In an effort to cut down on crowding in already over-populated facilities, the original CARES Act, signed March 27, 2020, had a provision in it that directed the Bureau of Prisons to identify nonviolent, well-behaved prisoners who might be candidates for home confinement. Those individuals — the law stated — would be ankle tethered, assigned a case worker to check in with, and sent home.
Nekvasil was one of them.
“I didn’t know what do to,” he said. “I didn’t believe it; I refused to believe it.”
“September 22nd, I’m on a bus; they take me to Montgomery, Alabama; they drop me off at a bus station,” he said. “So I get on a bus for the first time in my life and I rode from Montgomery, Alabama, to Benton Harbor, Michigan. My little brother came in and picked me up.”
It was a new beginning for Nekvasil, one he took advantage of by all counts. Within a few weeks he had a job working seven days a week at a metal-stamping business. He reconnected with his high school sweetheart, Dawn, and the two married and moved in together.
“Our first date was at the grocery store, because I couldn’t go on a date,” said Nekvasil, pointing to his ankle tether. “I never considered getting remarried. But the minute I saw this woman, that thought left.”
Throughout the course of the pandemic, an estimated 24,000 prisoners were released to home confinement in the same manner Nekvasil was. Many, like him, built or returned to families, obtained jobs or enrolled in college.
But almost four months after Nekvasil had already been sent home — he was told for good — a little-talked-about opinion from the Justice Department took Nekvasil’s dream and threatened to turn it into a nightmare.
“Because I have to go back when it ends,” James pauses, tears welling in his eyes, “according to this memo, this opinion.”
= = =
In January 2021, during the waning days of the Trump administration, the Justice Department’s Office of Legal Counsel penned a memo that was intended to give clarity on COVID-19 home confinements.
While most of the federal prisoners who were sent home because of the virus had just weeks or months left on their sentences, Nekvasil was part of a group of about 4,000 convicts whose sentences still had several years or even decades left on it.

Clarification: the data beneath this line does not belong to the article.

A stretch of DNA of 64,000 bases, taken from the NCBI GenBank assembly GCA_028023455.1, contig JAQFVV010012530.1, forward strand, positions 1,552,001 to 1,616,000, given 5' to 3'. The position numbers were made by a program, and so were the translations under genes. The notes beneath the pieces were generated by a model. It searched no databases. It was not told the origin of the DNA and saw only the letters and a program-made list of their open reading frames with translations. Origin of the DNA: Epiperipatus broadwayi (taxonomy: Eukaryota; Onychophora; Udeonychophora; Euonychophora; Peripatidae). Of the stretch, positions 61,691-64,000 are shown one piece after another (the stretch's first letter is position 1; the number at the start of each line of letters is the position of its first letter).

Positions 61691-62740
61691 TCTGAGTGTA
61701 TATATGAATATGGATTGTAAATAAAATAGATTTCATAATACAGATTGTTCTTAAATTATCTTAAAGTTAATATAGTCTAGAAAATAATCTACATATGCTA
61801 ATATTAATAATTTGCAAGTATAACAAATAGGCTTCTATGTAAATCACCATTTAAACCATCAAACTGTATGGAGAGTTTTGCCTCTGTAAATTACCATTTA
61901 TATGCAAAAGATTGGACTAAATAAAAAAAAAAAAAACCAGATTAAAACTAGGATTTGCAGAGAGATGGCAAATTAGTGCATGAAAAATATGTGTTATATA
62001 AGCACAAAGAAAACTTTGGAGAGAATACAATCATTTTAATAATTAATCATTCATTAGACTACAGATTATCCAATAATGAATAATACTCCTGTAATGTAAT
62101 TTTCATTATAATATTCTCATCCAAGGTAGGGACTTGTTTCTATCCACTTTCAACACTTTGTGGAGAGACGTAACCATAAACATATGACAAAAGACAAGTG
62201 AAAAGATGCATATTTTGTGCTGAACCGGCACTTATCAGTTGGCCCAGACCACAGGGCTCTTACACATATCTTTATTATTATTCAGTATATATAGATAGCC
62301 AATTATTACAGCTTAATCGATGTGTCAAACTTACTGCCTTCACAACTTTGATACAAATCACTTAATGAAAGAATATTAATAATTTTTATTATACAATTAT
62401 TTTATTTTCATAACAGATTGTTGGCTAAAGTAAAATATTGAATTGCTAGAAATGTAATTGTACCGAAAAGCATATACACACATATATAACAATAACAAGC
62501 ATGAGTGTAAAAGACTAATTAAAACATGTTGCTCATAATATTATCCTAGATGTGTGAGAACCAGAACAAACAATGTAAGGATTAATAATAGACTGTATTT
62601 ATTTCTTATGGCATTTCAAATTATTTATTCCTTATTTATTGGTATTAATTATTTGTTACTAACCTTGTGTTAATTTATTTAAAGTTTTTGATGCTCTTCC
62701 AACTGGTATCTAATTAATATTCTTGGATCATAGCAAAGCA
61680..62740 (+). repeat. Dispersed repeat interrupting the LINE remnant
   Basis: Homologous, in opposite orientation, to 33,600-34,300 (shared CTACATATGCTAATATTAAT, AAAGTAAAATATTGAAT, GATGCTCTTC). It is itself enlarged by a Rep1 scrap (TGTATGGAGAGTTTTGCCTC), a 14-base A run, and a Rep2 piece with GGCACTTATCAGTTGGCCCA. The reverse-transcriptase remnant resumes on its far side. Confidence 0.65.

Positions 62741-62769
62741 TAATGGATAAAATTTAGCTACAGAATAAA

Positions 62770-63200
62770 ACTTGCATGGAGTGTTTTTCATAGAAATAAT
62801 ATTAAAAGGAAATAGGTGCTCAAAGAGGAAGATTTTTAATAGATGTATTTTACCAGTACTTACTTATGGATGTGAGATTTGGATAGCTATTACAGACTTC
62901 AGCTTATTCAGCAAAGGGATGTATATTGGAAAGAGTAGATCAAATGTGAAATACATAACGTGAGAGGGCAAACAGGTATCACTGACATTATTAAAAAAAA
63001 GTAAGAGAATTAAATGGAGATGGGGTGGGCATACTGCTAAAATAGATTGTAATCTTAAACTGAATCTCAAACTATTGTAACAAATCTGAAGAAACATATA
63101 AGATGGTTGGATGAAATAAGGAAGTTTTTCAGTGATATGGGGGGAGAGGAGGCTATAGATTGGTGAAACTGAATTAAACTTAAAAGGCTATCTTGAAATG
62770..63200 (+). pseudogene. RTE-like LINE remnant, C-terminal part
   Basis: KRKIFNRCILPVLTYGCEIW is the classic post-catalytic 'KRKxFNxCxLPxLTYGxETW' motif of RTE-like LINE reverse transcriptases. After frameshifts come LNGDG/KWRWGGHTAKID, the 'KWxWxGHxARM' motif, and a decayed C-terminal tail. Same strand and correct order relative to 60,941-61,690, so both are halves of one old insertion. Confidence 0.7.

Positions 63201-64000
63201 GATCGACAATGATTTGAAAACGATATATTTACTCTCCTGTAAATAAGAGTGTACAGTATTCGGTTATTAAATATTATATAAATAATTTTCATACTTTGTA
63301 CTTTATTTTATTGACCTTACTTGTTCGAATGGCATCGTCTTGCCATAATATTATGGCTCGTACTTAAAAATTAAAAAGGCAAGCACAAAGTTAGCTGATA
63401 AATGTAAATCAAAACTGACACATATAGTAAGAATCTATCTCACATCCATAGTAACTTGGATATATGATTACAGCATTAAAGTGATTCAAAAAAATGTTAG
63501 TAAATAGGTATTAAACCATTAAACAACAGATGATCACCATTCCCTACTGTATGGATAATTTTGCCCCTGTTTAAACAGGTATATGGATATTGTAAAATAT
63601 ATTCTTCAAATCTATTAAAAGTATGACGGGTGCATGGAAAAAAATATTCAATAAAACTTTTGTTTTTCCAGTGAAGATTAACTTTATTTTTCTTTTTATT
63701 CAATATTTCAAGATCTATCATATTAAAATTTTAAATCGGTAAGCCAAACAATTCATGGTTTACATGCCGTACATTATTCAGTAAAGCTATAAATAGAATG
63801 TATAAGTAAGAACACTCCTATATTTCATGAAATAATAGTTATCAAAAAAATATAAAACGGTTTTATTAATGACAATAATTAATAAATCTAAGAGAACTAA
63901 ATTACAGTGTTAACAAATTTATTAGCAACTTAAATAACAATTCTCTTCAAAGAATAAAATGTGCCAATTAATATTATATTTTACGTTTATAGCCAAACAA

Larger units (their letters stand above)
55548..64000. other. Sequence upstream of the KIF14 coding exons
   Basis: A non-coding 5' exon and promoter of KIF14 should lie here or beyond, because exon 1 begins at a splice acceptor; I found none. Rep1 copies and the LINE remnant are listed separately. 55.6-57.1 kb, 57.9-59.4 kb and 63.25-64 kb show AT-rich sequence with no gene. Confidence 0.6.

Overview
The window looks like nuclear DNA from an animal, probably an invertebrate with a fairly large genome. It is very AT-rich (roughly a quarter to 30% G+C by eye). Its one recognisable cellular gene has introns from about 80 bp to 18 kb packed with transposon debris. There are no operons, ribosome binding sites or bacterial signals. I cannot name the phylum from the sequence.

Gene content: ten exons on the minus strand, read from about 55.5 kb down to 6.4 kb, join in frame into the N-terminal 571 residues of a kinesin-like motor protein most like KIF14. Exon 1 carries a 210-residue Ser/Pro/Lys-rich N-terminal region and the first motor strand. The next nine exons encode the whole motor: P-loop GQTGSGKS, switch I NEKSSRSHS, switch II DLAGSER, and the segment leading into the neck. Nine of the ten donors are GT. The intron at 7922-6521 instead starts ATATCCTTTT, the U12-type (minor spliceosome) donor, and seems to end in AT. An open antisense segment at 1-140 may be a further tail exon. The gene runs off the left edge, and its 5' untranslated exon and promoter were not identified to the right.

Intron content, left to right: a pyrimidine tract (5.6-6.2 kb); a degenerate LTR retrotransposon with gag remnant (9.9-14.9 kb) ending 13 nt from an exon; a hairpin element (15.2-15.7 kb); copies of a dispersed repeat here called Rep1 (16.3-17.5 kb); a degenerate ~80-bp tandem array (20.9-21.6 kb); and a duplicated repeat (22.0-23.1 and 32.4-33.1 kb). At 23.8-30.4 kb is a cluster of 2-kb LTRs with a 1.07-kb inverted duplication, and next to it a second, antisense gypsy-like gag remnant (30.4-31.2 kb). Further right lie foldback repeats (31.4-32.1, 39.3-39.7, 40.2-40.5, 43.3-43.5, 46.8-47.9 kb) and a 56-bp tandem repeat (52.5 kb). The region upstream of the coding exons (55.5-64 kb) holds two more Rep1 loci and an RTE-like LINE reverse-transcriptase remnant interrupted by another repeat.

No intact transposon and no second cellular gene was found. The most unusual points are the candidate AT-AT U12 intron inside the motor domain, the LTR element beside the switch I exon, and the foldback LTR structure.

The memo stated that all prisoners whose sentences lasted beyond the “pandemic emergency period” would have to return to prison. That vague criteria is still the only existing direction on potential returns for those whose sentences might extend beyond deadlines that don’t necessarily exist yet.
“People have to die so I can come home, and now more people have to die so I can stay at home? That’s just not right,” said Nekvasil. “I don’t want to go back, but I don’t want [the pandemic] to continue.”
What eats away at Nekvasil more than anything is that until he has a deadline, or his home confinement becomes permanent, he won’t be able to settle into the life he so badly wants to build for himself and his new family.
“I wouldn’t have married her; I wouldn’t have done this to her,” says Nekvasil, glancing at his wife, Dawn, who sits in a chair just next to him. “I wouldn’t have met her son, who’s a fine young man.”
“They tell me, ‘Oh, look at the variant here, or the variant there,’ and subconsciously I go, ‘Yeah, that’s going to buy me another three months,'” he adds, admitting he’d rather go back to prison and have the pandemic end than vice versa.
But there may be a way Nekvasil and the other roughly 4,000 people in his position can have both.
“Members of Congress, the Bureau of Prisons even, when they sent them home, the wardens and case managers were not telling these people, 'You may have to come back,'” said Kevin Ring, who is president of the group Families Against Mandatory Minimums. “Some people have young children who, when they went home, the kids said, ‘Are you going to have to go back?’ and they said no. So they’ve made commitments based on this assumption that they were going to be able to stay home.”